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Competition Law , by R. Whish and D. Bailey, Oxford, Oxford University Press,


2012, 7th edition, 1015 pp., £36.99, ISBN 978-0-19-958655-4

Article  in  The Law Teacher · December 2012


DOI: 10.1080/03069400.2012.732400

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Brunel University London
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Competition Law, by R. Whish


and D. Bailey, Oxford, Oxford
University Press, 2012, 7th
edition, 1015 pp., £36.99, ISBN
978-0-19-958655-4
a
Dr Jurgita Malinauskaite
a
Lecturer in Law, Brunel University
Version of record first published: 12 Dec 2012.

To cite this article: Dr Jurgita Malinauskaite (2012): Competition Law, by R. Whish and
D. Bailey, Oxford, Oxford University Press, 2012, 7th edition, 1015 pp., £36.99, ISBN
978-0-19-958655-4, The Law Teacher, 46:3, 320-321

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320 Learning Resources Reviews

Competition Law, by R. Whish and D. Bailey, Oxford, Oxford University Press,


2012, 7th edition, 1015 pp., £36.99, ISBN 978-0-19-958655-4

Competition law is a constantly evolving area of law, which corresponds to


political and economic thinking. The most recent edition of Richard Whish’s
textbook Competition Law is co-edited with David Bailey, and provides a com-
prehensive review of competition law suitable for both undergraduate and
postgraduate law students, which is marked by an easy-to-read and under-
standable writing style. There are useful diagrams, boxes, figures, examples and
tables peppered throughout the text, highlighting the key aspects of law to
students. The book contains two main elements – law and economics, which
are the cornerstones of competition law. The main economic concepts, prin-
Downloaded by [Brunel University] at 02:56 17 December 2012

ciples and theories underpinning competition law are discussed not only in
the introductory Chapter 1, but also in more specialised chapters, such as
Chapters 13–18 and Chapter 20. Additionally, two main jurisdictions of the EU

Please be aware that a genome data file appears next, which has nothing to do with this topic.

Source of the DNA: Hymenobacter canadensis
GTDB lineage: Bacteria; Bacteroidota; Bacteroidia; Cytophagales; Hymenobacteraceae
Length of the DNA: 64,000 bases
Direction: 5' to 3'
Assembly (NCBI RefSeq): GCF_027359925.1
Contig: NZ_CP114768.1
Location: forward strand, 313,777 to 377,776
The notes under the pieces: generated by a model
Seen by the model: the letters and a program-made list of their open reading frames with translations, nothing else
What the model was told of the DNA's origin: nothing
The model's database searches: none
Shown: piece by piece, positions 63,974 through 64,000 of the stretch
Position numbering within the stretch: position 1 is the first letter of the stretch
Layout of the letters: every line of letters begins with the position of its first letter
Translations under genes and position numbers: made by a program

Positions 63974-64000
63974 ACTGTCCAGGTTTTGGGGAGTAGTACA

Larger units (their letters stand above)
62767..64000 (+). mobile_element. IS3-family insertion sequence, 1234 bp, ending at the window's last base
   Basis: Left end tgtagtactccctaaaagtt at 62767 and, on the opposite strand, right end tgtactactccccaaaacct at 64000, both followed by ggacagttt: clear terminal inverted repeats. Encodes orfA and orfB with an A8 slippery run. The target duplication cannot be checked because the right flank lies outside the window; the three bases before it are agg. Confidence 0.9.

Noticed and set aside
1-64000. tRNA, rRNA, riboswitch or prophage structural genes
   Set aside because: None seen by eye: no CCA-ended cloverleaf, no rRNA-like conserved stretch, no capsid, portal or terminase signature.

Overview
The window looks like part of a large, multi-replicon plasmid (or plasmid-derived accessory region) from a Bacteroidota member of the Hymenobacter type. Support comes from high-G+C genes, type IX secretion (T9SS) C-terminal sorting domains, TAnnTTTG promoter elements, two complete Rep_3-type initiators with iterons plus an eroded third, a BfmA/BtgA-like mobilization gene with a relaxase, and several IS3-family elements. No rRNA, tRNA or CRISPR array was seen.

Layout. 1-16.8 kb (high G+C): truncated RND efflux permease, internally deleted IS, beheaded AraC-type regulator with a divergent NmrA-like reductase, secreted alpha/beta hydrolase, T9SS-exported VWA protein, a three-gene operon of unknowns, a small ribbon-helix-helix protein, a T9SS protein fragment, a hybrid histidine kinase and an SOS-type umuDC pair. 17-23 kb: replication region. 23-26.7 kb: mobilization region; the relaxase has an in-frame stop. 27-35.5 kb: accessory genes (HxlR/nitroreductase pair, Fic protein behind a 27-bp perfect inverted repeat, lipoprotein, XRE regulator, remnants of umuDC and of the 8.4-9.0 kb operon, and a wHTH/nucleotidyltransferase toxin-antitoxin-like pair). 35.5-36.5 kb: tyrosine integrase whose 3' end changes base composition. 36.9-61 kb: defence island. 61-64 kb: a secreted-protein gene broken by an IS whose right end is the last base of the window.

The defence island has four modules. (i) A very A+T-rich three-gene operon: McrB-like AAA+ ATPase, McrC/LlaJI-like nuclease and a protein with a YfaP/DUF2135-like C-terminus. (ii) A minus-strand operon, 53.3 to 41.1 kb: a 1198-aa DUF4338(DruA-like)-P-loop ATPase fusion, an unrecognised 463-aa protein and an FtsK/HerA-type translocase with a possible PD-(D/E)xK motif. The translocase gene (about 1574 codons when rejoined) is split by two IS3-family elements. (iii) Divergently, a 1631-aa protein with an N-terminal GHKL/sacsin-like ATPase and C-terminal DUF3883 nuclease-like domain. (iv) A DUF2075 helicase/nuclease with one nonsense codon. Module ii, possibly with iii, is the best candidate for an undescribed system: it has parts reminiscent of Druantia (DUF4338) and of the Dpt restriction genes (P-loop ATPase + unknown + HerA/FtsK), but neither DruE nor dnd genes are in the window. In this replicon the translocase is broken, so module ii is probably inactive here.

and UK are extensively explored with a grasp of an international dimension.
Both jurisdictions are discussed either in separate chapters or separate sec-
tions, marking a clear division between them and avoiding any confusion for
students.
The book consists of 23 substantive chapters, covering the major tenets of
competition law, such as restrictive agreements, abuse of a dominant position,
merger control, the obligations of member states, public and private enforce-
ment. The book also contains other more controversial features, such as the
relationship between intellectual property rights and competition law and
competition law in particular sectors. As far as the structure is concerned, there
are three main parts. The first part covers two introductory chapters, where
Chapter 1 contains some general aspects of competition law and policy and its
benefits, including the theory and function of competition followed by market
definition and market power. Chapter 2 is devoted to a concise overview of EU
and UK competition law, combined with an institutional framework of EU and
UK competition law, followed by the vital relationship between EU competi-
tion law and domestic competition law. In the second part (Chapters 3–12) the
authors turn to the individual provisions of competition law, such as Articles
101 and 102 of the Treaty on the Functioning of the European Union (TFEU) and
its domestic equivalents Chapters I and II of the UK Competition Act 1998 and
finally the UK Enterprise Act 2002. Regrettably, the book has scarce discus-
sion on state aid (apart from a brief section in Chapter 6). Given the recent